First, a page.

The smell is complex but seamlessly beautiful: there is a rich heart symphony of green herbs and flowers refreshed by a subtle fruit-pine breeze, contrasting a deeply dark, smoky base accord of woods and aldehydes which provide “weight” and baroque gloominess to flowers and herbs. The overall feel is soapy, smoky, lightly waxy, aldehydic to the bone, floating between a nostalgic green-chypre powderiness and a fresher, more austere balsamic-woody feel of many classic fougères. Not simply a juxtaposition of different styles, just a true rewriting using selected key notes and accords from all those inspirations. It may sound simple or boring, it’s definitely not: as I said it’s truly a sort of triumphant gathering of decades of perfumery blending together to compose this incredibly handsome, unique mosaic. Distinctive, bracing and sophisticated in a quite peculiar, decadent way to say the least, probably also quite “gothic” to a certain extent: surely “not for the faint of heart”. Totally worthy the high prices. Leave that shitty niche boutique and save your money for this.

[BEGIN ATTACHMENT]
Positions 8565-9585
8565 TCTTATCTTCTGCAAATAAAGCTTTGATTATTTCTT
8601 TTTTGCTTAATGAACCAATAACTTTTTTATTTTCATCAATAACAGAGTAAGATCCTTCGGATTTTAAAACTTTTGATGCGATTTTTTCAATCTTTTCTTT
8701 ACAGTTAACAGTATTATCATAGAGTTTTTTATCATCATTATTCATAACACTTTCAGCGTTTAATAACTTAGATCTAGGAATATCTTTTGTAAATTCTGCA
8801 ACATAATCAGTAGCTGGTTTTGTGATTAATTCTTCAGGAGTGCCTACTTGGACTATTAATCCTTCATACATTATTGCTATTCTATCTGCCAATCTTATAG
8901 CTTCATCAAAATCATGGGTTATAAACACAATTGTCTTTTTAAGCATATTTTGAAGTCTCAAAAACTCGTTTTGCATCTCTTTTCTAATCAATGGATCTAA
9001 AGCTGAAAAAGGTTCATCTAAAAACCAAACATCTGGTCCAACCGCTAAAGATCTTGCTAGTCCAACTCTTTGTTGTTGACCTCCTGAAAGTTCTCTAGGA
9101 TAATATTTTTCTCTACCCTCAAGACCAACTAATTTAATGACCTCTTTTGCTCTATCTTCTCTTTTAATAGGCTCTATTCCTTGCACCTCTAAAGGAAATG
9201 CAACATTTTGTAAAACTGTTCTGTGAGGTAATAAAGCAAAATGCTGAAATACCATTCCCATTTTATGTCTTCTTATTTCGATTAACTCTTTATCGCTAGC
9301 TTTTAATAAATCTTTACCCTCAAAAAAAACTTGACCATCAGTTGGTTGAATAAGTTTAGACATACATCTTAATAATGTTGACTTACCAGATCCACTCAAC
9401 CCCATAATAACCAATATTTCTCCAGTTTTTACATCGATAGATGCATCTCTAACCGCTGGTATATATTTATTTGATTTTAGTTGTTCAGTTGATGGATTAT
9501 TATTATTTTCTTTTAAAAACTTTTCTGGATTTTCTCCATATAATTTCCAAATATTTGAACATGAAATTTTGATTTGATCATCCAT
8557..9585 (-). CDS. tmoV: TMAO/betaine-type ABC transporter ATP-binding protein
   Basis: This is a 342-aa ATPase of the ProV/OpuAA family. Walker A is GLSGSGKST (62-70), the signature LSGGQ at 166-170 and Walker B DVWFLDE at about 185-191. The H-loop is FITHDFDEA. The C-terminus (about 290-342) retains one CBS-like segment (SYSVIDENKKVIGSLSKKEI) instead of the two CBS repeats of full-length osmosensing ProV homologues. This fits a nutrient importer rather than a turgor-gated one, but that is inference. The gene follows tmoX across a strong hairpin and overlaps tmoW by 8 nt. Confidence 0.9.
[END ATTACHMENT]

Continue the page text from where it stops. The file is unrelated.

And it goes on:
P.S.: obviously I refer to the vintage version of Insensé (pictured above).

Aquaman by Rochas (2001)

Nose: Jacques Cavallier

I would have never thought I would have liked this, but as they say, one must never judge the book by its cover. And that applies in particular with perfumes. So don’t get fooled by the lame superhero name, the kind of cheap (yet wonderfully handy and ergonomic) bottle, the shiny blue colour, and overall that juvenile MTV Summer Chart kind of esthetics. The fragrance is way more complex, darker and fascinating than it may seem. And above all, phew! - it smells really nice. To my nose Aquaman is an extremely pleasant Mediterranean blend of aromatic notes of grass, balsamic-green “dark” herbs (like sage and olive tree leaves, that kind of “dark”, dry, aromatic greenness), something slightly floral-anisic on the barbershop side (lavender or similar, or maybe sage again) pepper, nutmeg and a spicy-woody base. Shortly an aromatic fougère brilliantly translated into summer-aquatic terms but using balsamic-herbal “words” instead of calone or fruits, slightly close to Fendi Thereoma Uomo's kind of league but more catchy than that. All smells unexpectedly true-to-life (I won’t say “natural”, but I don’t get anything particularly synthetic-metallic), and also surprisingly “watery” indeed, albeit in a more unusual way: a sort of humid, sultry muskiness which does indeed convey a feel of luke warm azure water. Nothing salty and nothing “ozonic”, rather a liquid, somehow even dark smell of condensation water stuffed with bracing balsamic-peppery-herbal nuances. Nothing heavy though.